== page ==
Toronto’s Distillery District is a national Historic Site and represents the largest and best preserved collection of Victorian Industrial Architecture in North America. Formerly known as The Gooderham and Worts Distillery, the facility played an important role in the growth and wealth of both the city and nation.
Last night as I walked through the cobblestoned East End hood in search of the Young Centre of the Performing Arts I was excited to check out my first show at Soulpepper. Inside, the theatre’s cool industrial vibe perfectly matched the atmosphere of the community. One could feel the anticipation of those waiting to watch the return of Jitters. Years after its initial revival, I was getting my first taste of what this Canadian backstage comedy is all about.
Backstage comedies are a unique experience to those who have worked and lived within the theatre community. We have been the actor whose cue never arrives, the director whose cast won’t hit their marks, or the stage manager who will give you to the count of five to get off the damn stage.
I fell in love with being on stage ever since my first one-act show. Ironically enough, it too was a backstage comedy – The Audition, a show about a group of students who desperately want to make it big in their school production of A Chorus Line. Since then, I’ve acted in everything from Canadian dark comedies to Greek tragedies. And through it all, I’ve seen everything from wardrobe malfunctions to actors carrying a scene forward despite a major prop (by major, I mean a dead body) not being on stage. Between you and me, we deal with and navigate through these mishaps more than we like to let on, all while keeping the audience none the wiser. So watching the insane trials and difficulties for these characters play out is a little extra humorous for me.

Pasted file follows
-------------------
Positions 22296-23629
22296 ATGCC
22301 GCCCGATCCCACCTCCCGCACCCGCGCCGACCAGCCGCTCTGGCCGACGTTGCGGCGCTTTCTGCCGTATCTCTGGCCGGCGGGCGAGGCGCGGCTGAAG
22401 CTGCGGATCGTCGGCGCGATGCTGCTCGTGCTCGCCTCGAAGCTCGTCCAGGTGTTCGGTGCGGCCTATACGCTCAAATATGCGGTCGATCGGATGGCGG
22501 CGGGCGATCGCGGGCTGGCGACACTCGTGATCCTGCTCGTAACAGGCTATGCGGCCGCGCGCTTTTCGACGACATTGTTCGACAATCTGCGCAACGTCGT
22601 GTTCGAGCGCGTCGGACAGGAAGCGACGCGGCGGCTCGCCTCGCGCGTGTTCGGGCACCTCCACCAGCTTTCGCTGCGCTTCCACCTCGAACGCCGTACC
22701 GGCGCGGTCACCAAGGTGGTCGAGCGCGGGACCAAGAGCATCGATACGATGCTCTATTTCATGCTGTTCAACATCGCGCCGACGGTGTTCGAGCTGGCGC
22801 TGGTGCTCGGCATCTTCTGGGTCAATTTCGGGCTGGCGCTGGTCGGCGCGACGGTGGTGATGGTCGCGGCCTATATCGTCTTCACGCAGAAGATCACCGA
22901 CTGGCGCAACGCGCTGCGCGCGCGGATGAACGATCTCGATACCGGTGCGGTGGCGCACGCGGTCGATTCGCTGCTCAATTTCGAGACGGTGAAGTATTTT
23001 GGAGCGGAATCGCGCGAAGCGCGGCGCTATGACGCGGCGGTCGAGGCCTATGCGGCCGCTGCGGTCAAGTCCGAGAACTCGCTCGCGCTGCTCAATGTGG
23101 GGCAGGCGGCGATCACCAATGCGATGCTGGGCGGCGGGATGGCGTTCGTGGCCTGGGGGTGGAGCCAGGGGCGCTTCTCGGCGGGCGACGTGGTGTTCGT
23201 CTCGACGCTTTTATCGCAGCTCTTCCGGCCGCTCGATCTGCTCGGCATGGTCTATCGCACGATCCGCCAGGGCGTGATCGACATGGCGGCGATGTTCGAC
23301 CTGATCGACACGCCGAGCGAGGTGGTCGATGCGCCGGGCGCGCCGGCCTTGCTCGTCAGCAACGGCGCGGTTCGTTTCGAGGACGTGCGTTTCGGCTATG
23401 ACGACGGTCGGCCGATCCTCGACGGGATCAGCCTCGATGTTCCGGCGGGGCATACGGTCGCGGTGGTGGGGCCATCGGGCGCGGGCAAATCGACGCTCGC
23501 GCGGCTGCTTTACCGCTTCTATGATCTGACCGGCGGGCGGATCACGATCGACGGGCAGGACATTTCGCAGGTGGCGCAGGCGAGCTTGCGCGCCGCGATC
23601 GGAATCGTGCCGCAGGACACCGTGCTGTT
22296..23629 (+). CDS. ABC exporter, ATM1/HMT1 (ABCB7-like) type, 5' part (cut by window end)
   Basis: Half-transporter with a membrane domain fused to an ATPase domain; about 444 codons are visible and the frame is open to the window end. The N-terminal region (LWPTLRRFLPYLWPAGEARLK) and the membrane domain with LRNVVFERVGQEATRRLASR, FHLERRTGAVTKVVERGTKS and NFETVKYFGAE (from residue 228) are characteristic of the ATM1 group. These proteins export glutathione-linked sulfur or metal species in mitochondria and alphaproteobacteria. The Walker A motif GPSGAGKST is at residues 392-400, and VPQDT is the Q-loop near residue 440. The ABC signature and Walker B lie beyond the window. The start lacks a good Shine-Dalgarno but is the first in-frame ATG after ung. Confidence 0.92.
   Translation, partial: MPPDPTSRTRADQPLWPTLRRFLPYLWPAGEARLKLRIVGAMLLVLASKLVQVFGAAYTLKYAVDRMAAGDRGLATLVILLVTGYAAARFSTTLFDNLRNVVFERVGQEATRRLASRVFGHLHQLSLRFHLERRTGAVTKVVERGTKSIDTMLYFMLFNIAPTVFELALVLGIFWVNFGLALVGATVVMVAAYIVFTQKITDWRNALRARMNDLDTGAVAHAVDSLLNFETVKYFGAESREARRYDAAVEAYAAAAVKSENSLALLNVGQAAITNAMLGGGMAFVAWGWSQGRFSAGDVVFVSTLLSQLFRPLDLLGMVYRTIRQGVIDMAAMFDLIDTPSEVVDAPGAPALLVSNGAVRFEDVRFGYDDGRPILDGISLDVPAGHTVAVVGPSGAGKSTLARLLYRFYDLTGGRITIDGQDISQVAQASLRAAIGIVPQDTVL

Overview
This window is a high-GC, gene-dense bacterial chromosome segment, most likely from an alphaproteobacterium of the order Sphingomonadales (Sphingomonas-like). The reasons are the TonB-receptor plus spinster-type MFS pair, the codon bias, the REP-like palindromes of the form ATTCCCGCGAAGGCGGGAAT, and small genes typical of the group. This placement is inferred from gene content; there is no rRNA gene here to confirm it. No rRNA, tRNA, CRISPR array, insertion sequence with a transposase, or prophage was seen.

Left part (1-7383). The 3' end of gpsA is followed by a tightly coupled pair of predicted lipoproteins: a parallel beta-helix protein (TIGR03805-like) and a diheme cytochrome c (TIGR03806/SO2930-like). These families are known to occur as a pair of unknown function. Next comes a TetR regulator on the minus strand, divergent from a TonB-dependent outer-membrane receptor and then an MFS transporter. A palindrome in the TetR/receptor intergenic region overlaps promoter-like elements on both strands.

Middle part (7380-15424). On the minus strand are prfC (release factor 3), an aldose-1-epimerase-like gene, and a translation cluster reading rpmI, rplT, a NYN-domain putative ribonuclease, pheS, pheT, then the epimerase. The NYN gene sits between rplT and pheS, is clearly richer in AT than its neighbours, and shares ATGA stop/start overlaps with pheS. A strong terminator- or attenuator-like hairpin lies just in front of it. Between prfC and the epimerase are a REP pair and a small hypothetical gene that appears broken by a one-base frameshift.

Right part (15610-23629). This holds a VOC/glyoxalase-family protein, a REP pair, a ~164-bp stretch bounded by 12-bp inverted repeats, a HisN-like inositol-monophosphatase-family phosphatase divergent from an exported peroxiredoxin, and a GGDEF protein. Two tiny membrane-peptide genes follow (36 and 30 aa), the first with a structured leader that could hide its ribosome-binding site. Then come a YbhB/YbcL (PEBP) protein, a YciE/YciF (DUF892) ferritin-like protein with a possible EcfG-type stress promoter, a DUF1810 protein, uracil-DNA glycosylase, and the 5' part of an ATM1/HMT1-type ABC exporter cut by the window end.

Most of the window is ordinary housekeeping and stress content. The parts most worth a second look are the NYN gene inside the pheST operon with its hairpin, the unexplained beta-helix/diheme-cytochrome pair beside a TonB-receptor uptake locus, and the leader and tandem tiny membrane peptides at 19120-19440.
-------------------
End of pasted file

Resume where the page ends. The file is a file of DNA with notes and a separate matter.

But you don’t have to be an industry insider to enjoy and laugh unabashedly at this spot-on comedy. On its own, Jitters connects to all of us who have come to understand the phrase “what can happen, will happen” – or probably more accurately for these characters, “when it rains, it bloody pours.”
While the show takes its time to pick up, by the end of the first act everyone was howling in their seats. The show hilariously explores what can result out of sheer dedication combined with a little bit of hope whilst in the face of adversity. Through incredibly witty writing from David French, and a strong delivery from the cast, Jitters has its audience laughing every (mis)step of the way.
The cast all around gave shining performances that matched the play’s over-the-top comedy. Oliver Dennis, as Phil Mastorakis, the high strung actor who lacks both confidence and properly fitting shoes, effortlessly captured the audience’s attention whenever he was on stage, and hilariously navigated the character’s ongoing plights. And the physical comedy by Mike Ross, who portrays the production’s nervous playwright, was easily the highlight of the comedy-rich second act.
While the finale didn’t quite match up to the two acts preceding it, I walked out of the theatre feeling satisfied. Through farce, wit and humorous irony, Jitters managed to bring out a belly full of laughs and a new meaning to the phrase “the show must go on”.
Jitters is a production by Soulpepper, and is playing at the Young Centre until April 15, 2016.
Written by Andrew Sturrock